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One quick question regarding antiseize for the BB. All I need a a thin coat right? Normally, I'm generous with grease when applying it to threaded parts but I'm not sure if this ought to be teh case when applying antiseize.

Also, since my BB already has grease on it from the factory, I presume I need to white it all off from the threads before applying antiseize correct?
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Old 02-19-14, 08:48 AM
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It doesn't matter how much you apply, but rub it down into the threads (within reason). There's a limited gap in the threads, so the cup will push the excess forward as you screw it in.
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Old 02-19-14, 09:45 AM
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Originally Posted by FBinNY View Post
If this is a road bike where you don't routinely move the post, consider using silicone caulk to seal the post and slot permanently. I've been doing this for 45 years and it works (though all my bikes also have weep holes).
To this end, I wonder if anyone's ever machined a groove into a seatpost for an O-ring...or would that create a point of failure?
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Old 02-19-14, 10:07 AM
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Originally Posted by arex View Post
To this end, I wonder if anyone's ever machined a groove into a seatpost for an O-ring...or would that create a point of failure?
An O-ring down near the bottom of the post might help, but by trapping water above might accelerate corrosion down the length of the post. Many makers have addressed this to an extent my putting the slot in front. That combined with greasing the post, and a weep hole in the BB shell solves the problem.

BTW- while the seatpost is a common point of water entry, it's not the only one. Most bikes are sold with 2-4 drilled and tapped holes for water bottle cages. If the owner doesn't install the cages, what do you think happens when he rides in the rain?
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Old 02-19-14, 10:10 AM
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Originally Posted by FBinNY View Post
BTW- while the seatpost is a common point of water entry, it's not the only one. Most bikes are sold with 2-4 drilled and tapped holes for water bottle cages. If the owner doesn't install the cages, what do you think happens when he rides in the rain?
Or leave cage bolts in the unused holes. Almost all bikes come with bolts installed in all of the cage mounting bosses so just leaving the unused bolts in place solves that problem. It is worthwhile to remove, grease and reinstall the bolts to keep them from corroding in place.
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Old 02-19-14, 10:28 AM
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Originally Posted by HillRider View Post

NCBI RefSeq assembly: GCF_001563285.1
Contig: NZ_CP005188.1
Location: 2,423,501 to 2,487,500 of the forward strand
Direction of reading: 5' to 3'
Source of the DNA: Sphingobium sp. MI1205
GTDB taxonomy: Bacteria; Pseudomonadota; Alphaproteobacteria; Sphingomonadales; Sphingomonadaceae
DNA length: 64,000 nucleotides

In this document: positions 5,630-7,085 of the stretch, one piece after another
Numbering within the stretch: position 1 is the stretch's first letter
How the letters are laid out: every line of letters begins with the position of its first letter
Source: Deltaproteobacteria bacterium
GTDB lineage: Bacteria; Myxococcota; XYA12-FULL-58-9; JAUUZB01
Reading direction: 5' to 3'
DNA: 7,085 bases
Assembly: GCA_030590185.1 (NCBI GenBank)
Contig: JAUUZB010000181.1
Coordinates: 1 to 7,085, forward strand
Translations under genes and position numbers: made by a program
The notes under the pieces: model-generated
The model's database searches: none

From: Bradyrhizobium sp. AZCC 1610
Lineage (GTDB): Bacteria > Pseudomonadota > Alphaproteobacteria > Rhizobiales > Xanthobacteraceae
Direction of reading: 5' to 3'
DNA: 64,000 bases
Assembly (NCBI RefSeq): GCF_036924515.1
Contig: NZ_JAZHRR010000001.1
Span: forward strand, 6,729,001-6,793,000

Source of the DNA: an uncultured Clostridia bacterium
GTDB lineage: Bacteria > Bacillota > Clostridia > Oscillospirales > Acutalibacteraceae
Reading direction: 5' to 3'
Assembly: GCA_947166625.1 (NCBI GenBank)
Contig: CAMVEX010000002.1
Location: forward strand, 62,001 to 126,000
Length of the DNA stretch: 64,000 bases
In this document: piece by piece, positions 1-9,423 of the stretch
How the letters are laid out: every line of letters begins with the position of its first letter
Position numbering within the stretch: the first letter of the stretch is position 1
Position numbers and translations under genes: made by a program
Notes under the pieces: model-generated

Or leave cage bolts in the unused holes. Almost all bikes come with bolts installed in all of the cage mounting bosses so just leaving the unused bolts in place solves that problem. It is worthwhile to remove, grease and reinstall the bolts to keep them from corroding in place.
Some makers include the screws, buy some don't on lower end models. Also, either people remove them, or they somehow they vibrate loose because I pass tons of bikes with open bottle boss holes.

Then there are still the blowholes in the chainstays. This is why I say that the first and best step is a weep hole so, water that enters despite efforts to prevent it, can get back out.

When I was Campy's service tech we got a large number of waranty requests relating to corroded BB lock rings (especially on Ti frames), and 100% of them were corroded from the inside outward, and the vast majority of those were in frames without weepholes.

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Old 02-19-14, 11:15 AM
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Originally Posted by FBinNY View Post
Some makers include the screws, buy some don't on lower end models. Also, either people remove them, or they somehow they vibrate loose because I pass tons of bikes with open bottle boss holes.

Then there are still the blowholes in the chainstays. This is why I say that the first and best step is a weep hole so, water that enters despite efforts to prevent it, can get back out.

When I was Campy's service tech we got a large number of waranty requests relating to corroded BB lock rings (especially on Ti frames), and 100% of them were corroded from the inside outward, and the vast majority of those were in frames without weepholes.
I guess I've never seen a bike that didn't come with the bolts installed in the bottle bosses but maybe I didn't look down scale far enough. They certainly could vibrate loose so that may be more of a factor although, again, I've never lost one myself.

As to absent weep holes in Ti frames, I have three Litespeeds and all three have weep holes in the bb shell adjacent to and clear of the plastic under bb cable guide. So at least Litespeed isn't guilty.